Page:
The development includes selenium nanoparticles in its composition, which help extend the life of the product. This packaging, which can be used for conventional packaging lines, was developed by a group of researchers from the University of Zaragoza and the Complutense University of Madrid, together with the companies Magapor and Samtack.
This food packaging is characterized by antioxidant properties using selenium nanoparticles in its composition, which help to extend the shelf life of products and food, which has already been successfully tested with products that oxidize easily, such as hazelnuts, nuts and fried potatoes in olive oil. Some products where this packaging has been able to extend their life.
The system is based on nanoparticles that absorb free radicals, which are able to pass through the polyethylene polymer layer located on the inside of the food container.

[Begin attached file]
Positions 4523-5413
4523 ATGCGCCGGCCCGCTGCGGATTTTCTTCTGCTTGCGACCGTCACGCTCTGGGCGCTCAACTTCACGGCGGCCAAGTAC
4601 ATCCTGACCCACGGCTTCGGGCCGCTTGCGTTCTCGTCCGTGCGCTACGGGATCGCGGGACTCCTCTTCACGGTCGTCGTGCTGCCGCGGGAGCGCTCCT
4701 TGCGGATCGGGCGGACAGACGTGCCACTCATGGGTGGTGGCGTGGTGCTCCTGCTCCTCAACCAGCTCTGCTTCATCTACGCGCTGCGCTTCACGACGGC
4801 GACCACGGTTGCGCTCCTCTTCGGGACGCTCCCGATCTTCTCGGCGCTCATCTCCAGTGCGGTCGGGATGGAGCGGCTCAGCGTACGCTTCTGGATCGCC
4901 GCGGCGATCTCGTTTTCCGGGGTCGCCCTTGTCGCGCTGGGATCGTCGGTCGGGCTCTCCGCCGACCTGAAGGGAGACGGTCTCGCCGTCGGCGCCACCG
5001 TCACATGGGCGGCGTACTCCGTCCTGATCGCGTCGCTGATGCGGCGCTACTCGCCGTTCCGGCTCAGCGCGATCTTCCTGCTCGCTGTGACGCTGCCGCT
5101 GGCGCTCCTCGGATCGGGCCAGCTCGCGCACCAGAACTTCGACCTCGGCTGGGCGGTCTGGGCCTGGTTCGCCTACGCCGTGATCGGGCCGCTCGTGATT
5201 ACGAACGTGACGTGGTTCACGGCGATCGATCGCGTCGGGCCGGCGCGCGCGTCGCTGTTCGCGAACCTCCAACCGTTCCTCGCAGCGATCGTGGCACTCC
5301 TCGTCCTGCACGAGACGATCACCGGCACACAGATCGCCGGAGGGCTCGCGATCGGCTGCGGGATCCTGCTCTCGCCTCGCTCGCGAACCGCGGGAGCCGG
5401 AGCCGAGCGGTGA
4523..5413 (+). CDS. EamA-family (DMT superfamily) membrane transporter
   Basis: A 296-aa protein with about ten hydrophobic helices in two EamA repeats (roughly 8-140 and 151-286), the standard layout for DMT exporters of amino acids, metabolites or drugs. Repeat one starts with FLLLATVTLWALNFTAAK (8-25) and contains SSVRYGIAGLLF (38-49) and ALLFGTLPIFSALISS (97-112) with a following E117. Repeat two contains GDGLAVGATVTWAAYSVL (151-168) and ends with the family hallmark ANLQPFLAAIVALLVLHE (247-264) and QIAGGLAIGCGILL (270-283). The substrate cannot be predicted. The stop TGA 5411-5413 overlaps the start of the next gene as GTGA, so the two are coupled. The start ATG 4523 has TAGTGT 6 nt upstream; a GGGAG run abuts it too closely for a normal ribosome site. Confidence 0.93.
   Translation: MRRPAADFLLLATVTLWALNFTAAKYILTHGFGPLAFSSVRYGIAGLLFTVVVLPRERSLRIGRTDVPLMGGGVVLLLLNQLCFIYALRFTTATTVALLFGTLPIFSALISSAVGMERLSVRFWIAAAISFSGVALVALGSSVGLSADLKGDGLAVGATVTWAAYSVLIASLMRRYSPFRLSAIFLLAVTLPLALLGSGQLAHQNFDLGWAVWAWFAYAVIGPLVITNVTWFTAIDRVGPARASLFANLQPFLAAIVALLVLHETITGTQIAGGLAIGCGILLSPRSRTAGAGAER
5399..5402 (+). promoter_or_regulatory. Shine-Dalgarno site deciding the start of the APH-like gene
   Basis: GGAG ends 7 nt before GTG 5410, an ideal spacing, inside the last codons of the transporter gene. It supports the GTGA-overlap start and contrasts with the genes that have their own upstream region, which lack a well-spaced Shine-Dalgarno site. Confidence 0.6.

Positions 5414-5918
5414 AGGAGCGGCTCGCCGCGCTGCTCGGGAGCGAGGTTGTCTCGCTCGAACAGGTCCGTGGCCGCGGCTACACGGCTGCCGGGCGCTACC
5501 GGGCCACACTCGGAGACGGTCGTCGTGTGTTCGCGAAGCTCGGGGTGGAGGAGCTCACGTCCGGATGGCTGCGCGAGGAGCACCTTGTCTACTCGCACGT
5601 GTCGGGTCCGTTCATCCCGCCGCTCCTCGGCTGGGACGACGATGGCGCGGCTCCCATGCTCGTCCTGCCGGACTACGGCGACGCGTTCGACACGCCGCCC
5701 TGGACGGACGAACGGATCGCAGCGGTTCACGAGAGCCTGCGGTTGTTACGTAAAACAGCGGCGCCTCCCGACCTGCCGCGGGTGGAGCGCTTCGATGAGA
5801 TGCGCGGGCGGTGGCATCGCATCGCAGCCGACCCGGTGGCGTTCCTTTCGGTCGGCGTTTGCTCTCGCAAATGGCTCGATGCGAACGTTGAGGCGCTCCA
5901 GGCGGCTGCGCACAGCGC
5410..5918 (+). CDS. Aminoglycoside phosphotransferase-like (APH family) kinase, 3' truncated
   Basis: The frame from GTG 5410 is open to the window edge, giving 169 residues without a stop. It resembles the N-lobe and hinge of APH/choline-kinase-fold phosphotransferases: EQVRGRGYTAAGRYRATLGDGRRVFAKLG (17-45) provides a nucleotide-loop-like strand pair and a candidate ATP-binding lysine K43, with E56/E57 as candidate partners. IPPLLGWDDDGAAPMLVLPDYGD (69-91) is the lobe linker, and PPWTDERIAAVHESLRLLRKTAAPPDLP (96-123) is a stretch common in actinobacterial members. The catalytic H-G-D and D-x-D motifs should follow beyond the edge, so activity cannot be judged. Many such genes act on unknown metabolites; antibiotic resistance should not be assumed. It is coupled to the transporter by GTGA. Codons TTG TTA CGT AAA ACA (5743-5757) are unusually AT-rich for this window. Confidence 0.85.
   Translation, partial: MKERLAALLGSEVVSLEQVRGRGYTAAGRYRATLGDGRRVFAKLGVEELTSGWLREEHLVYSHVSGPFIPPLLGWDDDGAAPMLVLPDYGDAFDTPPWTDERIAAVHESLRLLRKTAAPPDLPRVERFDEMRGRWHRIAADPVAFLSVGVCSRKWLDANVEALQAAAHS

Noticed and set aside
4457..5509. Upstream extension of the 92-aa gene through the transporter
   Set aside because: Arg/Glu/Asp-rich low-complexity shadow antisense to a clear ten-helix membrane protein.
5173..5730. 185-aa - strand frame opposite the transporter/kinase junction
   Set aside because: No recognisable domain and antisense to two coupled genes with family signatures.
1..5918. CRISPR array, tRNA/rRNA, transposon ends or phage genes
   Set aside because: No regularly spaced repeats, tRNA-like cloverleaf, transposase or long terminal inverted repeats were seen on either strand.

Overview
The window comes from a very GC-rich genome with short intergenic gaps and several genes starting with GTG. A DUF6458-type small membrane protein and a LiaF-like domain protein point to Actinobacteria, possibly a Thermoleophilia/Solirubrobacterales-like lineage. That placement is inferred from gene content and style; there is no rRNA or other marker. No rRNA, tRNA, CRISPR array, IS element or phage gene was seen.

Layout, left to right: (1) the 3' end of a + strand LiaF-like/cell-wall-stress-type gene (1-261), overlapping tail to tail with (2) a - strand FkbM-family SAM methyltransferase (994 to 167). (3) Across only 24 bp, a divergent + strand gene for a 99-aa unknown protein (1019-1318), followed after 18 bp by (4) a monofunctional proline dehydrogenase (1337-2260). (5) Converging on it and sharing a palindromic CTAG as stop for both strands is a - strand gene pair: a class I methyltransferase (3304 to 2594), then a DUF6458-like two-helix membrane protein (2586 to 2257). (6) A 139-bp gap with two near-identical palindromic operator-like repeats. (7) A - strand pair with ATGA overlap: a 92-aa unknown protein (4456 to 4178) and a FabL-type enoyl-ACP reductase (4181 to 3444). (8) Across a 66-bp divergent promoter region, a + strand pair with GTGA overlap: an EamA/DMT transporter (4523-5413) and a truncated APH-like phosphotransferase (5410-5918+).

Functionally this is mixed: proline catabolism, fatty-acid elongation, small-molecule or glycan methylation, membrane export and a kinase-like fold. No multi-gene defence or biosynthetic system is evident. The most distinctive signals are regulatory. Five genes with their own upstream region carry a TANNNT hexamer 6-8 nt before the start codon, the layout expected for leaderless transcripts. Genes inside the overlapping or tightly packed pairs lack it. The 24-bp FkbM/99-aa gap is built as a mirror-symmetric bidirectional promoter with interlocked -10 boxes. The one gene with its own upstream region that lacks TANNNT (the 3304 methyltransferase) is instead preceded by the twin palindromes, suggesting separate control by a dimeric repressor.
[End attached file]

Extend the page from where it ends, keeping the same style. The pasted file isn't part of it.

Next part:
This absorption comes from oxygen-derived free radicals, which are spontaneously generated from oxygen, moisture and UV radiation and which initiate all oxidation reactions. In this way, as they form, they are attracted to the selenium nanoparticles that are behind the polymer layer.
Nanoparticles are embedded in an adhesive material used in a multi-layer system that forms flexible packaging, as European legislation prohibits direct contact of particles with packaged food.
The presence of these nanoparticles does not migrate the content, because in all the cases in which it was tested it behaves as a good antioxidant. In fact, although the applicability of these nanoparticles has been little investigated, they may pose a lower risk to the consumer than silver nanoparticles used in some countries to prepare active packaging in the food industry.
The container, which will soon be on the market, can be used on conventional packaging lines, with the added benefit of being stable for more than a month in storage.
This development was carried out within the research projects Nanoflexipack (subsidized by the Ministry of Economy and Competitiveness) and Avansecal (financed by the Community of Madrid and the European FEDER program).
Source: El Economista España